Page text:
The difference between an amateur and a professional is a matter of detachment. I have worked under stressful conditions for a good part of my life. I had to report to jerks, crooks, and penny-pinchers who literally lived off the cheap labor of others. I maintained my reserved demeanor until one day, and before solidly securing an ironclad alternative, I resigned. Even in quitting I did everything in my power to be graceful and courteous. My insistence on being a professional stemmed from my interest in preserving the way I perceive myself rather than how others judge me. I respect my untarnished legacy. I know that the biggest of them all, the smartest, the richest, and the most accomplished stands as tall as my shoulders in stature but no more.
I started rebuilding my freelance career. I talked to old contacts and sought short-term contracts. I got the wheels turning again, albeit slowly. At long last I had more time to pursue my own path. I pulled the shades open, sat by my window and began to write. Shortly afterward, my country caught fire.
I always, in my heart of hearts, knew that this is going to happen. In all honesty though, I very much doubted that I would be fortunate enough to experience it in my lifetime. It’s a milestone wrought with tragedy, savagery, mayhem and stupendous loss but such is the path of revolution and its inevitability. I don’t expect to reap the benefits any time soon but I’m confident that my children and theirs will be free. I have no doubt whatsoever and this is precisely why I consider myself lucky.
Courtesy of http://www.guardian.co.uk/money/2010/jan/06/burning-books-wales
Evidently though I’m an amateur writer, or it could be that I’m simply scared. Perhaps in all reality, I’m both. I flipped open a blank page and embarked on a novel. I molded the characters, breathed life into their names, and escorted them along the first steps of an intriguing plot. I turned the sunlight on and summoned voices and sounds from the past. I channeled the morning breeze to stir the leaves of the eucalyptus trees then blew on the ripples of the sea to prod them into breaking softly on the sandy beach. My novel is a fictitious journey into the souls of people I intimately knew but never personally met. If it were to even brush with the world of politics it would do it noncommittally and only as an unavoidable background noise. Yet when we started dying in the dozens, day after day after day I lost all ability to imagine. Imagine a novel without imagination. The last written page stared at me for a month, then two before I closed the notebook. A professional writer would have overcome the dire circumstances and continued to write unaffected, unperturbed. Even a novice could have put his work on a shelf and started on something else in an attempt to dress the wound so to speak.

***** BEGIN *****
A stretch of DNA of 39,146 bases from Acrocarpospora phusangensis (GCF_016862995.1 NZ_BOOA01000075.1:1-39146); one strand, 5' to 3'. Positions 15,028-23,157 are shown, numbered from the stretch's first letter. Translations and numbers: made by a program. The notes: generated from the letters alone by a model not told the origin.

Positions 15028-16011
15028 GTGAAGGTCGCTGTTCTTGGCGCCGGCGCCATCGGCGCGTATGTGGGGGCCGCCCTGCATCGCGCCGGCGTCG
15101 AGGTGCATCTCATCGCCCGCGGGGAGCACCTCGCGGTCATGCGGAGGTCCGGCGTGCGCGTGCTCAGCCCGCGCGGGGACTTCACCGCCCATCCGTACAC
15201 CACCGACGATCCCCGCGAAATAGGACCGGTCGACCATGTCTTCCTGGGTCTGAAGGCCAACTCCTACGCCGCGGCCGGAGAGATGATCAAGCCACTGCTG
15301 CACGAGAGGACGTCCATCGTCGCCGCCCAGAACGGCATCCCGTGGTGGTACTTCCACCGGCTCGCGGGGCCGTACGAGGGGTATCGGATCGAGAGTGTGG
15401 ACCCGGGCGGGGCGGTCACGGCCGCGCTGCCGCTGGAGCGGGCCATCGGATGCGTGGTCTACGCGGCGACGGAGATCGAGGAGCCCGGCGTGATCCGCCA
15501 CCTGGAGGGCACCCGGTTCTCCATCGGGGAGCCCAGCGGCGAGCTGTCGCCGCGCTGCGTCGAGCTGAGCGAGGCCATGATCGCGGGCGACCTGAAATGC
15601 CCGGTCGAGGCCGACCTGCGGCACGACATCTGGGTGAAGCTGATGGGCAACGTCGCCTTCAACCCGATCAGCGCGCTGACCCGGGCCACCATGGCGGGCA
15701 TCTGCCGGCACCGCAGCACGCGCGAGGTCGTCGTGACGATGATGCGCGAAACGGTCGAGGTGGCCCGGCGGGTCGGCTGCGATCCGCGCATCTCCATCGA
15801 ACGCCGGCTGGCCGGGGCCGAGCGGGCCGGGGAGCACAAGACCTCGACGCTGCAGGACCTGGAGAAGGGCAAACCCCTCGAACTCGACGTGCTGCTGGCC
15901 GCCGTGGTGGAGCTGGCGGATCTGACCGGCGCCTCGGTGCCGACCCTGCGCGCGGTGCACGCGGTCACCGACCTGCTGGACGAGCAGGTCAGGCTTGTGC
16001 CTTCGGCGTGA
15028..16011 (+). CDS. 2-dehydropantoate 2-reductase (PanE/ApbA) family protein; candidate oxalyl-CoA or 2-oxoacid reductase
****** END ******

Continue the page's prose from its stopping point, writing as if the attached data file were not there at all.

I don’t dare write the truth, for although I can pack up, leave and not return until the nightmare is over, I’m scared for those staying behind. All I can do to loosen the grip of the mind-cuffs is to sputter laconically cryptic posts on my blog every now and then. I scribe sporadic words to deaden the dull ache in my conscience, and to maintain my untarnished legacy at the minimum sustainable level. To declare that I'm a coward takes a lot of courage, so I console myself. Perhaps this explains my bitterness toward those intellectuals on the inside who soiled their reputations by equating the criminals with the victims and my contempt for the expats who chose to stand on the bestial side of humanity.
How others perceive us is ephemeral but we all have to live with ourselves for the rest of our lives. I won't write a word I don't believe in even if I have to stop writing.